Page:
What makes this the worst Disney film ever is the fact that it tries so hard to be something it’s not. In 2005 Disney had its darkest period; the studio decided to move away from traditional animation and play catch-up with CGI, but that’s not the half of it. Chicken Little also tried to copy the self-aware snark that was a hallmark of the rival DreamWorks studio, and it failed miserably. There are small signs of life here — the third-act plot twist is almost bonkers enough to work, but the execution killed its chances utterly. The unforgivable treatment of tomboy Foxy Loxy is what takes this film over the top, though; it strips her agency and perverts her into some kind of feel-good trophy girlfriend for one of Chicken Little’s sidekicks. It pushes the film from merely bad to anger-inducing awfulness.

73. Saludos Amigos (1942)
The first of the six Walt Disney “package films” made in the 1940s, Saludos Amigos also happens to be the weakest. When World War II got into full swing, the animation studio was fine with being a propaganda arm of the United States government as part of its patriotic duty. The package films were largely an attempt to improve relations with South American countries as part of the US “Good Neighbor” policy, and it even went so far as to create a totally original Disney character — Jose Carioca — to get the job done. Jose’s a pretty cool dude, but the four shorts that make up the run-time for Saludos Amigos are…forgettable at best. The introduction to South American culture didn’t age all that well, either.

72. Fun and Fancy Free (1947)
Fun fact: This was the last time Walt Disney himself provided the voice of Mickey Mouse before handing off the responsibility to Jimmy MacDonald! This is package film #4, with just two segments on tap: the little-known Bongo, about a circus bear who runs away to be wild and fall in love; and the classic Mickey and the Beanstalk, which finds the mouse doing battle with Willie the giant. Bongo is OK, but Mickey and the Beanstalk is the stand-out here, especially for its opening scenes. This is as close as we’ll ever come to seeing Donald Duck fulfill his destiny as an axe murderer, and it’s just as amazing as it sounds.

Donald Axe Murder

Coming soon: Disney’s American Psycho

71. The Three Caballeros (1944)
Whoever made the decision to make Donald Duck a giant hornball in Disney’s second package film was hopefully fired, because boy howdy is it uncomfortable to watch. It’s like the ghost of a creepy uncle decided to inhabit Howard the Duck. Donald wolf-whistles his way through South America with his pal Jose Carioca and newcomer Panchito for his birthday (Friday the 13th, natch), though I’m pretty sure he was actually dosed with acid or something. This film is straight-up weird in a way that would be enjoyable if it weren’t for, you know, subjecting Brazilian culture through the Westernized gaze and a beloved Disney character objectifying women for 80 minutes straight. Still, the segments are pretty neat and the whole thing has this fever-dream vibe that I kind of dig.

70. Dinosaur (2000)
Fun fact: In Great Britain, this is not considered an official Disney animated feature; for some reason, it’s swapped out with The Wild instead. That’s fine to me, because in all honesty this just isn’t very good. It was Disney’s first full-length CGI animated feature, and it looks like most of the attention went to the character models; the story just doesn’t work very well, and the characters themselves might as well be made out of cardboard. After the amazing sequence detailing an asteroid impact, Dinosaur settles into a thin “outcast becomes leader” story that the writing just can’t make fresh or interesting. The animation isn’t great, either; once the apocalypse happens, everything’s the same shade of rust-red or slate-grey.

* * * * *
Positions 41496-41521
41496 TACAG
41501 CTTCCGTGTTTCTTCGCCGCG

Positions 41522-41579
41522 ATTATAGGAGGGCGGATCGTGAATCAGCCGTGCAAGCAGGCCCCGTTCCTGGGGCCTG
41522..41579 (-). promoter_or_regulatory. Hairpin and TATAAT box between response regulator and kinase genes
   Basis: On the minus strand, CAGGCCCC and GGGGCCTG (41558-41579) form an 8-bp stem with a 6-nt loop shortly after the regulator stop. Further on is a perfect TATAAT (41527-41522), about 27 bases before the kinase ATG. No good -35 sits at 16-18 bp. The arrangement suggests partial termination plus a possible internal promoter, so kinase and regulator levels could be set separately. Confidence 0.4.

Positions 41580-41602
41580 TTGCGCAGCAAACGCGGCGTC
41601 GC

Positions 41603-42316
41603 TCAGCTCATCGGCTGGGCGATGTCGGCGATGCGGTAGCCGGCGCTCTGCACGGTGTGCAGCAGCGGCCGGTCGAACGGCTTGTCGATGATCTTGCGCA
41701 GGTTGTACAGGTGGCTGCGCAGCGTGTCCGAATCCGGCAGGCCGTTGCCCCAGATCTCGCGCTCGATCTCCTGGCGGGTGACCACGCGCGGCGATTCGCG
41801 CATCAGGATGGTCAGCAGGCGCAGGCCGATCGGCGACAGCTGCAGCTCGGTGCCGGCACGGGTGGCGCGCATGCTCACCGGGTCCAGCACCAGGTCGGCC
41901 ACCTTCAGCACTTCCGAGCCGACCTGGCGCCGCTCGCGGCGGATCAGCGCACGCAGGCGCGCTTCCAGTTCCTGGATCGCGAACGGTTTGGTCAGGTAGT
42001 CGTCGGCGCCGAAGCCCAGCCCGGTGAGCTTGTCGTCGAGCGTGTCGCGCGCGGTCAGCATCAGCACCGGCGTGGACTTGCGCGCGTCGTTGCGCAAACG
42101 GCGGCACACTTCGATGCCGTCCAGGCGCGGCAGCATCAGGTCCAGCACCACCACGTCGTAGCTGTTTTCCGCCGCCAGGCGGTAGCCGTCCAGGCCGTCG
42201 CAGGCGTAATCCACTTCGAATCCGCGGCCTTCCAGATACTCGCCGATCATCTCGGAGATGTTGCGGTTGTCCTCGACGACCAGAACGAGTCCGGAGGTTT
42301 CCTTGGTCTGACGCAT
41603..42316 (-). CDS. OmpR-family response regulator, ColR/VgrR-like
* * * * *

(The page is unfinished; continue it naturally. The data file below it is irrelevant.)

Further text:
69. The Black Cauldron (1985)
First of all, props to Disney for trying something different! But this didn’t really work; the film is kind of infamous in the canon as being one of the very first animated films with a PG rating, and that was even after it was cut by 12 minutes to remove the most frightening and violent elements. The result is a movie that’s too dark for Disney but too Disneyfied for fans of the The Chronicles of Pyrdain that serve as the source material. I admire it more than I like it, especially since Gurgi — the cute furball that serves as comic relief — is incredibly annoying.

TGD horror

Seriously, this is an actual scene from The Good Dinosaur

68. The Good Dinosaur (2015)
This is the lowest position on the list for a Pixar film, and it genuinely surprises me that The Good Dinosaur is this low. It’s not a bad film by any means — the animation is especially stunning, with backgrounds and natural vistas that feel almost photo-realistic — but the missteps here really sink the film. The curious choice to place such obviously cartoony dinosaurs in such a impressively-rendered setting makes it hard to reconcile the characters with the world, and Arlo especially suffers from that disconnect. The film is sweet in places, randomly weird in others, and just doesn’t come together the way you’d expect in a Pixar film. The Good Dinosaur is a failure, sure, but it’s an interesting one.

67. Cars (2006)
This might have been the first film to take a bit of shine off the Pixar brand, and it’s easy to see why. Cars takes place in a world filled with anthropomorphic vehicles, and champion racer Lightning McQueen is forced to spend some time in bucolic Radiator Springs to work off a speeding ticket. The story is handled with the typical Pixar care, but it’s tough to really get invested in the characters and the world raises so many questions it’s hard to suspend your disbelief for it. How does any of this work? I MUST KNOW.

66. The Aristocats (1970)